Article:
Sunday, January 22, 2012
"To sleep: perchance to dream". What do you suppose would happen if you slept for fifteen years? What would you miss? What great events in the world would pass you by? What would happen to your coterie of friends? After all you wouldn’t be there to witness the many changes in their lives. How would your absence effect your family?
This is the premise for Peter Wild’s debut novel The Passenger, the story of Whitlow a man who falls asleep one night in Stockport city centre only to wake up fifteen years later to a world that has changed.
The Passenger begins with Whitlow waking up one morning surrounded by a bunch of teenagers one of whom throws a half eaten beef burger in his direction. He finds himself rescued by a woman, who unbeknownst to him, turns out to be his wife.
The woman, Ruth, with a baby in tow, bundles Whitlow into her car and takes him home where she feeds, washes and cares for him and re-introduces him once more to his family. She gives him a notebook, which is apparently written by Whitlow during periods when he was lucid and in the bosom of his family.
As he reads the notebook Whitlow learns that this is not the first time he has disappeared only to reappear disorientated and lost. Whitlow discovers that his disappearances began one night when he stormed out of the house he shared with his girlfriend Connie. In Stockport town centre he had an encounter with a bunch of drunken men and women one of whom flashed her breasts at Whitlow causing Whitlow to run in terror.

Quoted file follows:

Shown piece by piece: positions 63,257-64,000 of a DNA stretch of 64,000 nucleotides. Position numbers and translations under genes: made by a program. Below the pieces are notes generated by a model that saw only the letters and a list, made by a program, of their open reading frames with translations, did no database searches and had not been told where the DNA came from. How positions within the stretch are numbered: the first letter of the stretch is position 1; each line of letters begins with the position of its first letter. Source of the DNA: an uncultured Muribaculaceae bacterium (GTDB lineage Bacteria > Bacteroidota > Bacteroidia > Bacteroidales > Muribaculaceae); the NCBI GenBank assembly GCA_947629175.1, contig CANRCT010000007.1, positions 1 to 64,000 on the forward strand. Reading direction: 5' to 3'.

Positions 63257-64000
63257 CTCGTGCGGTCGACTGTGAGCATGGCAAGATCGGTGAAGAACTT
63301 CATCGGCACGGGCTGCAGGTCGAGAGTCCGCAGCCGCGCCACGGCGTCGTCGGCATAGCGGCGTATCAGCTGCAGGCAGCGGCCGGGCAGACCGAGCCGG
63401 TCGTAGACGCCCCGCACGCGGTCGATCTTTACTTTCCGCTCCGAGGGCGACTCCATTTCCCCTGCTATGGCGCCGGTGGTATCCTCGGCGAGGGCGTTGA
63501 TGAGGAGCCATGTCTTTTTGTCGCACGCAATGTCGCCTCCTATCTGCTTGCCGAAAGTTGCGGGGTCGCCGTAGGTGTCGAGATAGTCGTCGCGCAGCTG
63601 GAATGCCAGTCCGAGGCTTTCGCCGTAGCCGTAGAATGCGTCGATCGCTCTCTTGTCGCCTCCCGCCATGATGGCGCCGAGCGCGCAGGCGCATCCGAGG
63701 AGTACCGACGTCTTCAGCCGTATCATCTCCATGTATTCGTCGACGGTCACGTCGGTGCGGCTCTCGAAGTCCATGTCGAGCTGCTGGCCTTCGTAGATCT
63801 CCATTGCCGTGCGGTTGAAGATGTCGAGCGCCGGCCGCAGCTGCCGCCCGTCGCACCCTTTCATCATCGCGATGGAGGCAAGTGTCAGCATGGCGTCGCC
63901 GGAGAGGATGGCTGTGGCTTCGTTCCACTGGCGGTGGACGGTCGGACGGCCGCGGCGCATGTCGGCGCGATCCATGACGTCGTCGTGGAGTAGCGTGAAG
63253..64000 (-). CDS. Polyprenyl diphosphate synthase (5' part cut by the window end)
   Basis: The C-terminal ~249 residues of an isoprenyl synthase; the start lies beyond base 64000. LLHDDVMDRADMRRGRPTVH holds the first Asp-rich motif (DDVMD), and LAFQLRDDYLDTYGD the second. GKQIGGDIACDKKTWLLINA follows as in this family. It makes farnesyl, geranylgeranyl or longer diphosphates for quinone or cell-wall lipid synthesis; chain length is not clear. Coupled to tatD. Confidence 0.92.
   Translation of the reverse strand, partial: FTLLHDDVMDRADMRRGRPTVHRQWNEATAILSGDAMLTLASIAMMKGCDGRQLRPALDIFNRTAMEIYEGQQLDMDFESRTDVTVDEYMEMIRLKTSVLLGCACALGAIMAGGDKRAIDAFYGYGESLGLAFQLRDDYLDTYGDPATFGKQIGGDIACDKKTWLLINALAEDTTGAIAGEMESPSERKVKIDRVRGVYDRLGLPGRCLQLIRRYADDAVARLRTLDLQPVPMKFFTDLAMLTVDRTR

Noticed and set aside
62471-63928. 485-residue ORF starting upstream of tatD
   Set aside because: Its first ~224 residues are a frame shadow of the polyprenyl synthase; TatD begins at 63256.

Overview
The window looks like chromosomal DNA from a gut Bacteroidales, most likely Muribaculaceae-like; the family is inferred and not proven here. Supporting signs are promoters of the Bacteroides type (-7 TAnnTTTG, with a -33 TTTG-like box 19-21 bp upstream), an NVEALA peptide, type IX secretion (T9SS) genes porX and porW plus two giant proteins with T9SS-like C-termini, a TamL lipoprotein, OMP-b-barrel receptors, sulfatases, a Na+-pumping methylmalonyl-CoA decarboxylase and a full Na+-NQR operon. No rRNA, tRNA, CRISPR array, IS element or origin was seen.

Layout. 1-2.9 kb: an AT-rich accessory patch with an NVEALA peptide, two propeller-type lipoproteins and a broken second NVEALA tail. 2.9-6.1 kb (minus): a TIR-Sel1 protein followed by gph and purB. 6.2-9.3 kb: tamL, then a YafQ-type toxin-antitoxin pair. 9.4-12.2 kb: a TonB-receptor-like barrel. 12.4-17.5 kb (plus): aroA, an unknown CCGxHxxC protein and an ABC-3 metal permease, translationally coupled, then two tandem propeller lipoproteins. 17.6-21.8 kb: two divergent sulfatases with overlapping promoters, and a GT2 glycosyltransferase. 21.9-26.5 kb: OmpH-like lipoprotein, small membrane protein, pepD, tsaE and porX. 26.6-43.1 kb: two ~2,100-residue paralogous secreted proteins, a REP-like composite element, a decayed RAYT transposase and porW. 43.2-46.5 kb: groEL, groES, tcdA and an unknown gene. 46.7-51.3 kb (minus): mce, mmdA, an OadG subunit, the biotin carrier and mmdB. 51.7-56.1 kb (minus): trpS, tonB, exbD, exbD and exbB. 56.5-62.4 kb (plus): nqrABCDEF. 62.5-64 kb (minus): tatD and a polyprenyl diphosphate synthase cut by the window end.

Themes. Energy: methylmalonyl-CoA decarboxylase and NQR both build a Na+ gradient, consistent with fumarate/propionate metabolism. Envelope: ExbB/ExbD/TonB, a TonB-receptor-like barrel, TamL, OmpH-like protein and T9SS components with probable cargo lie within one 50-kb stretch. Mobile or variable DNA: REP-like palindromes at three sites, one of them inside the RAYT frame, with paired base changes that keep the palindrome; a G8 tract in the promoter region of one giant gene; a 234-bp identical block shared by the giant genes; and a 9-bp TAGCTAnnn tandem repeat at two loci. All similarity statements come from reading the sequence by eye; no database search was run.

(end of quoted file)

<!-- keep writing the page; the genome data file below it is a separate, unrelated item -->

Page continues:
Council workers on a clean-up detail find him coiled up asleep beside a bridge. No matter how hard they try they are unable to wake him. A story about a sleeping man appears in the local newspaper about the sleeping man from where the story snowballs and endorsed by the local mayor Whitlow, for a while, become a tourist attraction.
Reading the notebook Whitlow discovers that he was part of a band called The Sleeping Men who, released three albums and were successful for a while. He discovers that he has a wife, children and a job at which he is successful.
One of the many strengths of The Passenger is that it is populated by believable characters. For example Stacy Shenanigan, she of the bared breasts, finds notoriety on the back of the story of Whitlow’s fame. She appears on page three, and later on for example, Celebrity Big Brother. Another character of note is Connie, Whitlow’s erstwhile girlfriend who launches a media career for herself and goes from regional reporter to presenter on just about every programme of note in America.
As the story unfolds Whitlow learns his history via the notebook and the novel is told in alternate chapters. We see Whitlow emerged from his most recent disappearance and in the following chapter the earlier Whitlow relating his story. This turns out to be a magical device and the reader can really relate to Whitlow as amidst his disorientation he slowly unearths his hidden story.
The Passenger by Peter Wild is flawless rock n roll of a novel, with references to The Smiths, The Fall and Talking Heads amongst others. Without doubt it will be the literary debut of the year.
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